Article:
• I sympathize with others’ feelings.
  • I insult people.*
  • I have a soft heart.
  • I am not interested in other people’s problems.*
conscientiousness

High

Low

Conscientiousness
  • Personality trait that describes the extent to which an individual is careful, scrupulous, and persevering
exhibit 2 7 a measure of conscientiousness
Exhibit 2.7 A Measure of Conscientiousness

How accurately does each statement describe you?

  • I am always prepared.
  • I leave my belongings around.*
  • I pay attention to details.
  • I make a mess of things.*
  • I get chores done right away.
  • I often forget to put things back in their proper place.*
openness to experience
Openness to Experience
  • Personality trait that captures the extent to which an individual is
    • original,
    • open to a wide variety of stimuli,
    • has broad interests, and is
    • willing to take risks as opposed to being narrow-minded and cautious
exhibit 2 7 a measure of openness to experience
Exhibit 2.7 A Measure of Openness to Experience

How accurately does each statement describe you?

  • I have a rich vocabulary.
  • I have difficulty understanding abstract ideas.*
  • I have a vivid imagination.
  • I am not interested in abstract ideas.*
  • I have excellent ideas.
  • I do not have a good imagination.*
self monitoring

High

Low

Self-Monitoring

Self-monitoring is the extent to which people try to control the way they present themselves to others

exhibit 2 9 a measure of self monitoring
Exhibit 2.9 A Measure of Self-Monitoring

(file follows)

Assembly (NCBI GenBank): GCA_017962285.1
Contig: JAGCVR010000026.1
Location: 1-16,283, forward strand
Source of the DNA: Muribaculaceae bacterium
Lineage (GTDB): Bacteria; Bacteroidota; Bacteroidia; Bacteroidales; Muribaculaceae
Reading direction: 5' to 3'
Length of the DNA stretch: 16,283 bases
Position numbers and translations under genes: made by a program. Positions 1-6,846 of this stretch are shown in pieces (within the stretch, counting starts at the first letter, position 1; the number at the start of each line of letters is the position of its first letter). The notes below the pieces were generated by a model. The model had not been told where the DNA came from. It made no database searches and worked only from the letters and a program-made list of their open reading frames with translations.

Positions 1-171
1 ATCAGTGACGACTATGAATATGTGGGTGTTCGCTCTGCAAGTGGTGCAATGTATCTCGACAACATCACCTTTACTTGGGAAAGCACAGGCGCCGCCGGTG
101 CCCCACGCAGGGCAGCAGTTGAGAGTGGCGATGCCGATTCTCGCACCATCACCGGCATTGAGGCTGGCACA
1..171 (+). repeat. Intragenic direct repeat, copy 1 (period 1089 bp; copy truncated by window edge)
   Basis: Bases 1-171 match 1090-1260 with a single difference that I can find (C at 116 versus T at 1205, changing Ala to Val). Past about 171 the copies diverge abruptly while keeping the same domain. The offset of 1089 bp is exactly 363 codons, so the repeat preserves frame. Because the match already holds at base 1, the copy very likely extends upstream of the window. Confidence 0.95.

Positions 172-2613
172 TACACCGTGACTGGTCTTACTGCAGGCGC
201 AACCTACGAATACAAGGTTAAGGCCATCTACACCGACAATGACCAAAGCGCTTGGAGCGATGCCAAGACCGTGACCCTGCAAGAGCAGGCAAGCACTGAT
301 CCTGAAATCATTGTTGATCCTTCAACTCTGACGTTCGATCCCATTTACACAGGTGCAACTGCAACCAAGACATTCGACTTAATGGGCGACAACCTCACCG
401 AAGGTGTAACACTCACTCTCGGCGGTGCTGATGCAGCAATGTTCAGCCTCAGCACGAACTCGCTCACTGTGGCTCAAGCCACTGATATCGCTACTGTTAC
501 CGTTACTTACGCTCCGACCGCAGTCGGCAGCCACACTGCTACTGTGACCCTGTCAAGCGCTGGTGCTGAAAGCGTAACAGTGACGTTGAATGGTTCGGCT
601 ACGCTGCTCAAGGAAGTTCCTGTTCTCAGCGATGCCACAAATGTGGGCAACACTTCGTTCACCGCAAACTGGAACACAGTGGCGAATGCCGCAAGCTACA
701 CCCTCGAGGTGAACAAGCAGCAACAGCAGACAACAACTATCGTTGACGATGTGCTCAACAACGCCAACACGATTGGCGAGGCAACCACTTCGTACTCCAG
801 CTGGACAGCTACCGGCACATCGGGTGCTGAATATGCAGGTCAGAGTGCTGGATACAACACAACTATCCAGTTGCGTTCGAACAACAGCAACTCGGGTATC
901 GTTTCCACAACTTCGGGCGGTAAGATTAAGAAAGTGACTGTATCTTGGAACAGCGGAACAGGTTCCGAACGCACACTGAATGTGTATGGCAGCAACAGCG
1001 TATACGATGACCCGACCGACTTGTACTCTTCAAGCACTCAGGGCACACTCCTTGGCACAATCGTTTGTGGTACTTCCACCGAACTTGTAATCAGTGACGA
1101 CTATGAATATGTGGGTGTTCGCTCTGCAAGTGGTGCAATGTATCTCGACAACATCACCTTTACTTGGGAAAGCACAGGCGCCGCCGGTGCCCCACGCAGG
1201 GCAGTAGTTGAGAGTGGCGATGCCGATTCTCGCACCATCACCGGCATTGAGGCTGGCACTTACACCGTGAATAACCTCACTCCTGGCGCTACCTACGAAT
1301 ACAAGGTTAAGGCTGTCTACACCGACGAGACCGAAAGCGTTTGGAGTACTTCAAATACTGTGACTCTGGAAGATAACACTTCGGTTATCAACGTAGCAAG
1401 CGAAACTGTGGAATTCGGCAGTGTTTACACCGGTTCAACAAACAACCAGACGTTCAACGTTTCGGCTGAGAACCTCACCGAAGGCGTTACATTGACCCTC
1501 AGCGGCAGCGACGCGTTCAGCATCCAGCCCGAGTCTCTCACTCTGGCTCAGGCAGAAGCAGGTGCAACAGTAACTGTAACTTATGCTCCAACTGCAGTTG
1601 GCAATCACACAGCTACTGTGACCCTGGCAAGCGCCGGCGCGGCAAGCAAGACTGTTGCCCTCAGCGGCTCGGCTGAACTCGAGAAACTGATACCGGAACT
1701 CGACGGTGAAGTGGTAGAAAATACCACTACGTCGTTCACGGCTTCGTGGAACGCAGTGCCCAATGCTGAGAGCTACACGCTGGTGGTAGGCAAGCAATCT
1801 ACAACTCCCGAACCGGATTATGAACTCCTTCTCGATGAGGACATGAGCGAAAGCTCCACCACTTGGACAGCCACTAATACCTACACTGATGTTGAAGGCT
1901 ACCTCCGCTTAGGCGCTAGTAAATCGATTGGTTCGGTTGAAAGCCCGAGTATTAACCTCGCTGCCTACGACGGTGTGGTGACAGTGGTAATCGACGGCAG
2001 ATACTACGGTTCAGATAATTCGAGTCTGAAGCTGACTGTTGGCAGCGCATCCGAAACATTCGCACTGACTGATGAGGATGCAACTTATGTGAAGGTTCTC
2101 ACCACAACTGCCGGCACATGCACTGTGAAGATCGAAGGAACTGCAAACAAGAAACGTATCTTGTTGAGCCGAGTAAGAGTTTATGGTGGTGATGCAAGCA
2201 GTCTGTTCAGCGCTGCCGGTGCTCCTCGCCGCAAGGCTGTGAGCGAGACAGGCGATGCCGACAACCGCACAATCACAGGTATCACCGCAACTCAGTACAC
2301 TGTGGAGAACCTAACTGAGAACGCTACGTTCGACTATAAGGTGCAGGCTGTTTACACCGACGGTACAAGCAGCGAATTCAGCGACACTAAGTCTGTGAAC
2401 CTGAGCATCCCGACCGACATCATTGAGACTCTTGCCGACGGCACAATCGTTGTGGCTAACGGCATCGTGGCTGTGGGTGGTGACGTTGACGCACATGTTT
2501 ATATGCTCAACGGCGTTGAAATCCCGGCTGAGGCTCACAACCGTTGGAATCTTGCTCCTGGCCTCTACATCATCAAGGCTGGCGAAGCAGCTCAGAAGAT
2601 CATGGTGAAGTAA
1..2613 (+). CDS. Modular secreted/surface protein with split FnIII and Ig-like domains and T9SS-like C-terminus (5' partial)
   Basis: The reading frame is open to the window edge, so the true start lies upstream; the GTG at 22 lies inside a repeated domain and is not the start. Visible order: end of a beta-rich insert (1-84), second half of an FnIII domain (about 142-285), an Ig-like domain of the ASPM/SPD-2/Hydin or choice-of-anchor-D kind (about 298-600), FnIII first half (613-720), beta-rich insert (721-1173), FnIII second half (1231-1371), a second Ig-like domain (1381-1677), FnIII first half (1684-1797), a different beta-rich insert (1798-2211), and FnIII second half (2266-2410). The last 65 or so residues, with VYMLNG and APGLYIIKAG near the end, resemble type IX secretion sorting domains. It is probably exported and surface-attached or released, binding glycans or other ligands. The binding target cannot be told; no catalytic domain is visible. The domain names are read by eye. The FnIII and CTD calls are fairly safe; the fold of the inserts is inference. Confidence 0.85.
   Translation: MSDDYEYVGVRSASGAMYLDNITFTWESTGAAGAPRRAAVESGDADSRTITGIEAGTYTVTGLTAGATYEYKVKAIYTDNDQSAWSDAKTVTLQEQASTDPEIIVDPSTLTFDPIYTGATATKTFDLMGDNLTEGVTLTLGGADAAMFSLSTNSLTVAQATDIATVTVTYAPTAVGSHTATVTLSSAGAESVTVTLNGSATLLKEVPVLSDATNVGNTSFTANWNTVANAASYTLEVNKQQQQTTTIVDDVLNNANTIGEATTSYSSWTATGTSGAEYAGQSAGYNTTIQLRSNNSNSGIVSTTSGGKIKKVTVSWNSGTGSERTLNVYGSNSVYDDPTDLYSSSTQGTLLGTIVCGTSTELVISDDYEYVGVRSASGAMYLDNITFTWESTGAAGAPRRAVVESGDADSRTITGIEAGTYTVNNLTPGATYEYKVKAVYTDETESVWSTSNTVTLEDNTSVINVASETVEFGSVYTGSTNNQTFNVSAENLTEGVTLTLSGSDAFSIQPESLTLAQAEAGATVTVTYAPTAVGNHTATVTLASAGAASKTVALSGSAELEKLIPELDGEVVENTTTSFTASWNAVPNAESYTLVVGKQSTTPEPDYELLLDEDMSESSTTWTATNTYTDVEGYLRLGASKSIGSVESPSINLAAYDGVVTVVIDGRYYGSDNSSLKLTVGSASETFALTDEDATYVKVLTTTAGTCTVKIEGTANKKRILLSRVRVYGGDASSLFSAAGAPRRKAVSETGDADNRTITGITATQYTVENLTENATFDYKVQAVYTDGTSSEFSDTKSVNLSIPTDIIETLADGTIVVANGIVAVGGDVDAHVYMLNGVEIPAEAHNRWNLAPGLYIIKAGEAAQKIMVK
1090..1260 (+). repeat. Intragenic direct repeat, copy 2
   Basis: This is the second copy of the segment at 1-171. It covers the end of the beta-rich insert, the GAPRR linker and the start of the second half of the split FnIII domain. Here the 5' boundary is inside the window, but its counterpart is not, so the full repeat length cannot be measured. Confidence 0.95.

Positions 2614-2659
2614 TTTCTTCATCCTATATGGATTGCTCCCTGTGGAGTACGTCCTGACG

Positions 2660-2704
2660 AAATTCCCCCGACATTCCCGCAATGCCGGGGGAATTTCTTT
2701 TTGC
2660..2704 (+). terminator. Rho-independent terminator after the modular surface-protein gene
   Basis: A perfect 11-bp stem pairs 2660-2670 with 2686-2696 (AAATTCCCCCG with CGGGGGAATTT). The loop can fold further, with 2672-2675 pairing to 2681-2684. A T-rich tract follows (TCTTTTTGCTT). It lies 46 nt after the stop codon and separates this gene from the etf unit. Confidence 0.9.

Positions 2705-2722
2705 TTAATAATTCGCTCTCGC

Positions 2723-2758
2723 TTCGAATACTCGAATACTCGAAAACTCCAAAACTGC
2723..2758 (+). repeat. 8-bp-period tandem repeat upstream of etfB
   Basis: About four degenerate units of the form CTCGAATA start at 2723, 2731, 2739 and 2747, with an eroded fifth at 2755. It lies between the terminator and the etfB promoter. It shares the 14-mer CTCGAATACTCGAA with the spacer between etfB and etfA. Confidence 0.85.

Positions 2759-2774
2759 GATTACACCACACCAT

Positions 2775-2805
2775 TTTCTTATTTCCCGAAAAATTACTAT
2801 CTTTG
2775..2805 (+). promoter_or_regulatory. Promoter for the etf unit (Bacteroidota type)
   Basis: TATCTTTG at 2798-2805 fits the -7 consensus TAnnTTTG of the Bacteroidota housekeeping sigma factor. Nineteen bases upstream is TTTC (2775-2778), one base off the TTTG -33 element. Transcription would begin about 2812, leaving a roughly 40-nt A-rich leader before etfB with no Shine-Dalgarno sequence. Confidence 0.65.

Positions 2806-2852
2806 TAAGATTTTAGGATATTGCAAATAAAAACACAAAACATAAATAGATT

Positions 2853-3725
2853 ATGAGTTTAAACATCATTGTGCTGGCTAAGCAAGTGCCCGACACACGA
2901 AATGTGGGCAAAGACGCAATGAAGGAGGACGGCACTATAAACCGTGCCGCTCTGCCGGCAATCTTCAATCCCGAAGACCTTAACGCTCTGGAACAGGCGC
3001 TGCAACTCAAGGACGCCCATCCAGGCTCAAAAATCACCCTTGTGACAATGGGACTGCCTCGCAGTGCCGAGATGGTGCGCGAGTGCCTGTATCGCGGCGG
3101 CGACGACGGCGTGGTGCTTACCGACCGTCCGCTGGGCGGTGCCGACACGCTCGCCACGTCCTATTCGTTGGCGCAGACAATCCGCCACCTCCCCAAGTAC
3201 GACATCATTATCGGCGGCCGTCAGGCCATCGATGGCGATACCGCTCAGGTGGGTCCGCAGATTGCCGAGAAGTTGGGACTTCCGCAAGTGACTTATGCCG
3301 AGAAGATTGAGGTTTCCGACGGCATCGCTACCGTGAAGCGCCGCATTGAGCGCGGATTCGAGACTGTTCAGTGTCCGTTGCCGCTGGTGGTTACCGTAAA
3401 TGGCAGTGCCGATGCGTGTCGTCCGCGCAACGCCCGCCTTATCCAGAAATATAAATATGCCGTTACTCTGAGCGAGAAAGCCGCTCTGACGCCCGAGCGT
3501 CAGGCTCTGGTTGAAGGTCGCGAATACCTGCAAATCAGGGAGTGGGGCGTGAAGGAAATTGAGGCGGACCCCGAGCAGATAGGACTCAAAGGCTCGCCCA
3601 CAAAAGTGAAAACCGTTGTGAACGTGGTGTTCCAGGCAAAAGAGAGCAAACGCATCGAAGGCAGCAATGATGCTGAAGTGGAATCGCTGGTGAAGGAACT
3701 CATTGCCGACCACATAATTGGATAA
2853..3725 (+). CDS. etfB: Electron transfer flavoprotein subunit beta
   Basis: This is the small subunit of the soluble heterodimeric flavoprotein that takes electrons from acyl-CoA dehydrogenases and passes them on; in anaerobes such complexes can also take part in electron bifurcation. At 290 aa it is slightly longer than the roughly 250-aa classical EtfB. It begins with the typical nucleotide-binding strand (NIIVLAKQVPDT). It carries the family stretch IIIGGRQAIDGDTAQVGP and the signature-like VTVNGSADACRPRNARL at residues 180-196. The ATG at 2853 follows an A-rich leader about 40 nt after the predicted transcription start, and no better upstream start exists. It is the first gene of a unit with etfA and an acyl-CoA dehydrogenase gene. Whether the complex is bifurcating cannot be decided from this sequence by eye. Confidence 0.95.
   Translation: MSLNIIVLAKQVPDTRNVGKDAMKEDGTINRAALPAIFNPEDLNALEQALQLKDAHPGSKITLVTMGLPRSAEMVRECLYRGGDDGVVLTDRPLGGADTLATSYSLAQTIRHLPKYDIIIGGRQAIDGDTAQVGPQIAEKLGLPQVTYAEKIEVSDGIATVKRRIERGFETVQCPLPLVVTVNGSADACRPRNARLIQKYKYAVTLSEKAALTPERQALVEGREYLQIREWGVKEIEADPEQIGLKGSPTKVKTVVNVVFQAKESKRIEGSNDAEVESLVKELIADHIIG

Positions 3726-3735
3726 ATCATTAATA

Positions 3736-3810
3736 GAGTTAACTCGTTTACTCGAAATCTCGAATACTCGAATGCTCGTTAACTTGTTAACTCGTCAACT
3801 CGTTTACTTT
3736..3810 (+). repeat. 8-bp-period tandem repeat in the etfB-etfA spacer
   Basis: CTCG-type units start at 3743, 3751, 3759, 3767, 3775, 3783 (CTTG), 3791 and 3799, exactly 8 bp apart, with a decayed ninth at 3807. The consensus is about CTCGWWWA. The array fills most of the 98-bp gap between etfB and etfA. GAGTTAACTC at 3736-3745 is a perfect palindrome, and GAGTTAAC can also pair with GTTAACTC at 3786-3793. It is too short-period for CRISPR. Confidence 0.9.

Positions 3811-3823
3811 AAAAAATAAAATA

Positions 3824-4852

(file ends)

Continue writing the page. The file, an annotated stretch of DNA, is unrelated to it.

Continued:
• I find it hard to imitate the behavior of other people.*
  • At parties and social gatherings, I do not attempt to do or say things that others will like.*
  • I can only argue for ideas that I already believe.*
  • I can make impromptu speeches even on topics about which I have almost no information.
  • I guess I put on a show to impress or entertain others.
self esteem

High

Low

Self-Esteem

Self-esteem is the extent to which people have pride in themselves and their capabilities.

type a vs type b personality
Type A vs. Type B Personality
  • Type A individuals have an intense desire to achieve, are extremely competitive, have a sense of urgency, are impatient, and can be hostile
  • Type B individuals are more relaxed and easygoing
mcclelland s learned needs
McClelland’s Learned Needs

Need for

Power

Need for

Achievement

Need for

Affiliation

Managers should have a high need for achievement and power.

the nature of ability
The Nature of Ability
  • What a person is capable of doing
  • Types of ability
    • Cognitive ability
    • Physical ability
      • Motor skill
      • Physical skill
    • Emotional intelligence
exhibit 2 11 cognitive abilities
Verbal ability

Numerical ability

Reasoning ability

Deductive ability

Ability to see relationships

Ability to remember

Spatial ability

Perceptual ability

Exhibit 2.11 Cognitive Abilities
emotional intelligence
Emotional Intelligence
  • The ability to understand and manage one’s own feelings and emotions and the feelings and emotions of others
  • A good understanding of how to use emotions to promote effective functioning and well-being
exhibit 2 13 a measure of emotional intelligence
Exhibit 2.13 A Measure of Emotional Intelligence
  • I have a good sense of why I have certain feelings most of the time.
  • I always know my friends’ emotions from their behavior.
  • I always set goals for myself and then try my best to achieve them.
  • I am able to control my temper so that I can handle difficulties rationally.
  • I have good understanding of my own emotions.
management of ability
Management of Ability

Selection

Placement

Training